Tuesday, June 29, 2010

IKEA Meatballs, Sichuan Style

The default way to eat street snacks like stinky tofu, sausage, or grilled meat is to dip them in a mix of hot pepper, Sichuan pepper, msg, and salt. Here, the meatballs at IKEA's downstairs hot dog stand get the same treatment.

Tuesday, June 22, 2010

Wild Mountain Honey

Have noticed a few people selling this moss-covered grainy amber substance on the streets lately. I walked over and asked the vendor what it was.

"Honey, wild honey" she said, pointing out the crystallized body of a bee. Her accent was really strong (Tibetan?) but I made out that it was wild honey from one of the surrounding mountains.

Since our local honey has been in the food safety news lately, and because I was curious and the stuff was cheap (ten yuan per pound), I bought a chunk.

The vendor said to mix it in water or into baijiu, which I never touch, so I am trying to figure out how to use it....maybe adapt a shortbread recipe?

Thursday, June 10, 2010

Dim Sum at Shang Palace

Shang Palace is an upscale Chinese restaurant on the second floor of the Shangri-La Hotel. The Shangri-La also houses Cafe Z, which I visited last year. The hotel is also home to Mooney's, an Irish pub which is a lot of fun in the evenings when their house band is playing and is bound to be one of the main local gathering spots for World Cup games. Shang Palace is not as popular as the other two places, but when I saw they had a dim sum brunch special I had to check it out.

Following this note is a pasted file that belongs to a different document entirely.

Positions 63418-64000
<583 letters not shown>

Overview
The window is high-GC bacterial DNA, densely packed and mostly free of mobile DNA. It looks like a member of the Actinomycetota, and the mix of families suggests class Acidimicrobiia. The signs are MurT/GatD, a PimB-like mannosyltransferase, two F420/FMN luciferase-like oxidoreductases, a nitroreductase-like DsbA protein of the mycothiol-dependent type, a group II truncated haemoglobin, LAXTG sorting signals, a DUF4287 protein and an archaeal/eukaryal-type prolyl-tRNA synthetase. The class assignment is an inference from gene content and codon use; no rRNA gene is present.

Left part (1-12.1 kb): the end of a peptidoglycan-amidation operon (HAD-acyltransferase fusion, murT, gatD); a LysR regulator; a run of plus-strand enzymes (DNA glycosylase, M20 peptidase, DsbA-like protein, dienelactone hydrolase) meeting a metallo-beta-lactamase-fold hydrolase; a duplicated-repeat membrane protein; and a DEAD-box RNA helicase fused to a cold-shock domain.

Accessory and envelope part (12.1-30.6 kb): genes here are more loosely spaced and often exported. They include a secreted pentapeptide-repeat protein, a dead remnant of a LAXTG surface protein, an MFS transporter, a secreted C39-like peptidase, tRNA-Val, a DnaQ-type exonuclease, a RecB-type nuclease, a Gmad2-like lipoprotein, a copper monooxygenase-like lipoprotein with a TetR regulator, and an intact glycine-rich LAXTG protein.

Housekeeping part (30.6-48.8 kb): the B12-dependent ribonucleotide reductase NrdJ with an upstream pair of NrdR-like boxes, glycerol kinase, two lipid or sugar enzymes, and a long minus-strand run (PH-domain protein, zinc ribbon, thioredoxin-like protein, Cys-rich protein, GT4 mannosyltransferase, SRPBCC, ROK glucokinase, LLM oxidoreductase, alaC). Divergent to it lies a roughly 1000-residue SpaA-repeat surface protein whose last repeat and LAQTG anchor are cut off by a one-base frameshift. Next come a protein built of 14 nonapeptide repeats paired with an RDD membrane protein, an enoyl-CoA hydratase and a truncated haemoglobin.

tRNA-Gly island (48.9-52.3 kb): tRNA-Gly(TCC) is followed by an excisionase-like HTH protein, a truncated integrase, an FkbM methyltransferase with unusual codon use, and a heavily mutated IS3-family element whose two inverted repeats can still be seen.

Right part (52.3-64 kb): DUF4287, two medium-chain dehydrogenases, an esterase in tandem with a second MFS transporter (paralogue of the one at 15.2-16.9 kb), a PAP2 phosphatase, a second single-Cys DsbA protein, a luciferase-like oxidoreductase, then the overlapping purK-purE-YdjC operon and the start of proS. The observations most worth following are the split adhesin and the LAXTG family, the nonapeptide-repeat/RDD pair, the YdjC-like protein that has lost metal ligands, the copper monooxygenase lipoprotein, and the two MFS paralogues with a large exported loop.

I was expecting buffet style, but you get a check off menu which lists all the items in simplified Chinese and English. There are over 70 choices, from several types of congee to steamed and fried dishes, local snacks like dan dan noodles, and vegetables.

Cha shao bao, the baked style, came as small tender buns filled with a tangy dark red sauce and just a little pork. Good, but would be better with more meat inside the bao.

Pork liver rice roll. The liver had that heavy metal thing happening that you always get with the liver of a large animal, and the cilantro in it emphasized the heaviness. It was tender and chewy though. Liked it a lot, but would probably try some of the other kinds of rice rolls next time.

Bok choi heart in superior soup (上汤). The veg was a little tired looking; I would ask for gai lan or something else next time. There was nothing 'shang' about the 'tang' either, unfortunately. The soup's colour was nice but the flavour was too bland and the texture was like it had been thickened with starch.

A very nice shrimp dumpling, with ten pleats. Small, crunchy pieces of bamboo shoot complemented the shrimp well.

After finishing the main dishes I waited again, for several minutes, for dessert. I actually enjoy a leisurely paced serving style, but the dishes arrived much more slowly than they do at a typical dim sum place and some of the other customers were getting antsy.

Steamed salted egg yolk layer cake with coconut. Fantastic, rich, gorgeous. I am glad I didn't just order the egg yolk buns everyone else was eating.

The servers were working hard but were a little disorganized. I was also surprised that many of them lacked English ability. (You can't expect English in Chengdu, even at nicer hotels, but other staff I'd met at this one were always eager and able to converse with customers in English. A server did come up and graciously apologize in English for the delay at one point.)